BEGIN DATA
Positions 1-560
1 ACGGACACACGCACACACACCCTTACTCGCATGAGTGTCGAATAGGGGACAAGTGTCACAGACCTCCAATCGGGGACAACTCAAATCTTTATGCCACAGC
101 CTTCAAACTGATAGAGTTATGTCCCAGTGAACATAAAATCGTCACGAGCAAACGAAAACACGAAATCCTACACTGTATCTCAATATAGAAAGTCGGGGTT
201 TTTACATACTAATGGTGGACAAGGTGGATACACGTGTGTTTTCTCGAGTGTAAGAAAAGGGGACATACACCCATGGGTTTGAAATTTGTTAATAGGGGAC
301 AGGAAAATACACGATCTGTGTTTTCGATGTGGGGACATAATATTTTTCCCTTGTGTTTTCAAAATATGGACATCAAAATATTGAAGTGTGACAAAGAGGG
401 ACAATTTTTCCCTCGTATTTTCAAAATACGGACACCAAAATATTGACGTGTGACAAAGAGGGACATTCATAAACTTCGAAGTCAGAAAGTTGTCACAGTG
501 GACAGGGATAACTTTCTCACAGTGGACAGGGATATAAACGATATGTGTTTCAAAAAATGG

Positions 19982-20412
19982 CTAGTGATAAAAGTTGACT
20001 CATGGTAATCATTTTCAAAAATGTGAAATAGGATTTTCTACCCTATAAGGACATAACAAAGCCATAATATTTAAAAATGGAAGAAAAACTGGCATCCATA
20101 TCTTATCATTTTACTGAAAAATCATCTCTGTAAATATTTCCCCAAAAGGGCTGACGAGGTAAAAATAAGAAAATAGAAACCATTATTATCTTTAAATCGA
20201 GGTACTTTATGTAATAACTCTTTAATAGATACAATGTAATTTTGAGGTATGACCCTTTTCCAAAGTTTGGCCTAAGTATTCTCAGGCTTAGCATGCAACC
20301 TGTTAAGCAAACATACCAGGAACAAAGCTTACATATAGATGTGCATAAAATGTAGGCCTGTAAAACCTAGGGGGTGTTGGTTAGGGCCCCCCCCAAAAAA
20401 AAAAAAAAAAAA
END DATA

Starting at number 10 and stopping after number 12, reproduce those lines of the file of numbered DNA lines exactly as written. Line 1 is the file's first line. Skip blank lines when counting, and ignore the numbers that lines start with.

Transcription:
20001 CATGGTAATCATTTTCAAAAATGTGAAATAGGATTTTCTACCCTATAAGGACATAACAAAGCCATAATATTTAAAAATGGAAGAAAAACTGGCATCCATA
20101 TCTTATCATTTTACTGAAAAATCATCTCTGTAAATATTTCCCCAAAAGGGCTGACGAGGTAAAAATAAGAAAATAGAAACCATTATTATCTTTAAATCGA
20201 GGTACTTTATGTAATAACTCTTTAATAGATACAATGTAATTTTGAGGTATGACCCTTTTCCAAAGTTTGGCCTAAGTATTCTCAGGCTTAGCATGCAACC